It’s also a good idea to implement a website survey that users can complete. As well as collecting feedback on the look, feel and design of your site, this will help you understand who your users are, what their goals are when they visit, and how well your website supports those goals.
How to improve your website UX – 7 tips
For many companies, the gold standard method for UX improvement is to hire a UX designer or consultant, or a whole team of them. They can work with you to develop a tailored approach for your website. A UX professional will be able to make an assessment of your website’s current UX strengths and weaknesses and carry out user experience research to develop a deeper understanding of your customers.
However, if you’re looking for some UX improvement quick wins, here are a few places to start.
It’s really important to have a website that loads quickly and allows the user to move effortlessly between pages without any lag or waiting time. Slow websites could mean that users navigate away from your site and go elsewhere.
2. Responsive layouts
Your website should perform equally well on desktops, tablets and mobile devices. It should also be compatible with all major browsers. Web users switch between devices multiple times during a typical customer journey, so your website needs to meet them, and perform at its best, wherever they are.
Website navigation is an essential part of good UX design. Whether it’s a compact burger menu on a mobile site or a more traditional menu bar in the header of a desktop website, your navigation should reflect the most common user tasks and use labels and language that reflect the user’s own vocabulary, so it’s easy for them to understand which option to select in order to do what they need to do. It’s a good idea to spend plenty of time on your navigation and try out different options with real users to find out what works best.
4. Landing pages
Make sure your landing pages – the URLs where visitors are likely to arrive, either from search, social or links from your marketing emails – make a great first impression on your users. They should be designed around user needs and provide an easy onward journey into the relevant parts of your site.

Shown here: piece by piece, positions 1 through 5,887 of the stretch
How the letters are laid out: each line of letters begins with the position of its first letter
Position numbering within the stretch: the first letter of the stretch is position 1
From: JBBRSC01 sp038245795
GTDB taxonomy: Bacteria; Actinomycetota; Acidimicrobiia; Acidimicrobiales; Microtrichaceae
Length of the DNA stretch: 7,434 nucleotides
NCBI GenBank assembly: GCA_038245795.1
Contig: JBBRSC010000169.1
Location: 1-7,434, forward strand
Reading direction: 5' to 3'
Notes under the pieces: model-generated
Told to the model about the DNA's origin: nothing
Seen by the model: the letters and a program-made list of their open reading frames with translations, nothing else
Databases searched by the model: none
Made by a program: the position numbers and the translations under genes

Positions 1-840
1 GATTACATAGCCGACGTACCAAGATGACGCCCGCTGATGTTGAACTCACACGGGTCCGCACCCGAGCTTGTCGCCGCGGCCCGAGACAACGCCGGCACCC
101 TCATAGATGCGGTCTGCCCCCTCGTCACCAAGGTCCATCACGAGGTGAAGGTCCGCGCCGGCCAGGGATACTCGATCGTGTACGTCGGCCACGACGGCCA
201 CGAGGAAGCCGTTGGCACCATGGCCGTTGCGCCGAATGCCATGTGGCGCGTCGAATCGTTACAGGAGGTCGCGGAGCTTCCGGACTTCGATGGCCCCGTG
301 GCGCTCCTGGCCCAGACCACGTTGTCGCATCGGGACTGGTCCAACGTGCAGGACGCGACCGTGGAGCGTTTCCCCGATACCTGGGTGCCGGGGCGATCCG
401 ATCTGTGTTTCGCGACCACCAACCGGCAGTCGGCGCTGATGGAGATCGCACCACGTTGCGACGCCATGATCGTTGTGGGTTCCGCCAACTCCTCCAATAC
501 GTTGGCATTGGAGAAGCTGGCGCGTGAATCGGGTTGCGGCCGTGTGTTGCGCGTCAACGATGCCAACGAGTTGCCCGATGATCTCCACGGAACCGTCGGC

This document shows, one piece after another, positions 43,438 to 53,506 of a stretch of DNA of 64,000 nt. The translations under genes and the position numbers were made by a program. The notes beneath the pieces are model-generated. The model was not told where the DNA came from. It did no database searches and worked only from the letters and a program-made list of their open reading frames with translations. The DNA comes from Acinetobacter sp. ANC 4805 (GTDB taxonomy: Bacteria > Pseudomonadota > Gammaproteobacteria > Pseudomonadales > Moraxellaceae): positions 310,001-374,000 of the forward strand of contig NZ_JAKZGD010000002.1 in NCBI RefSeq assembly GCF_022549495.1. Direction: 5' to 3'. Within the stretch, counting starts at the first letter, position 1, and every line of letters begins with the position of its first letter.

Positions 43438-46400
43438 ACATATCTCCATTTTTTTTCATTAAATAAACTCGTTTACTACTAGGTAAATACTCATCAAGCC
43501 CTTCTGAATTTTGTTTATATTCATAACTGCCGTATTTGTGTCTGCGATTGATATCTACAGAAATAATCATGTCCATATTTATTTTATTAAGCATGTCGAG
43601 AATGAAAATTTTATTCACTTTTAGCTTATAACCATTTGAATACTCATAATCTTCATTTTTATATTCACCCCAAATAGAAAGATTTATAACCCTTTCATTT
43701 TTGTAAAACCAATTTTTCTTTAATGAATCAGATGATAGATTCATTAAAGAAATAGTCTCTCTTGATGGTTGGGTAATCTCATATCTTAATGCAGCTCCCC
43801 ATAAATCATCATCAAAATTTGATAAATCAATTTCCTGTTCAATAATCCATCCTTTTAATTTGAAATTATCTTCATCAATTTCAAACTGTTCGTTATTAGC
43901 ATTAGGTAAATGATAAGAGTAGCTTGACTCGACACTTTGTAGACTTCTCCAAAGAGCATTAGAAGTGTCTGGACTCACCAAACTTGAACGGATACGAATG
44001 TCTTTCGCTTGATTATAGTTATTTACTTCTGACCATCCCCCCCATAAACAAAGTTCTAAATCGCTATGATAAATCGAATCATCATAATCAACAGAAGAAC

Microcopy, the functional text that makes up elements like buttons, calls to action, form labels and tooltips, plays an important supporting role in helping visitors to use your site. It can inform, reassure, explain and signpost users towards where they’re going. Adding a simple line of explanatory text, for example an explanation of how information will be used next to a form field for a user’s phone number, could make the difference between a successful purchase and an abandoned cart.
6. White space
Like homes, websites are at their best when they’re clean and free of clutter. White space doesn’t have to be literally white – it can be whatever colour works for your visual look and feel. What matters is that you allow enough empty space between page elements so that the user doesn’t end up with information overload and become confused.
Hyperlinks are one of two main ways users travel between pages on your website. (The other one is your navigation bar or menu.) Link text needs to be visually differentiated, using a different colour or underlined formatting, so that they’re eye-catching for users scan-reading the page. It should also be unique and provide some information about where the link leads – not just “click here” or “read more”.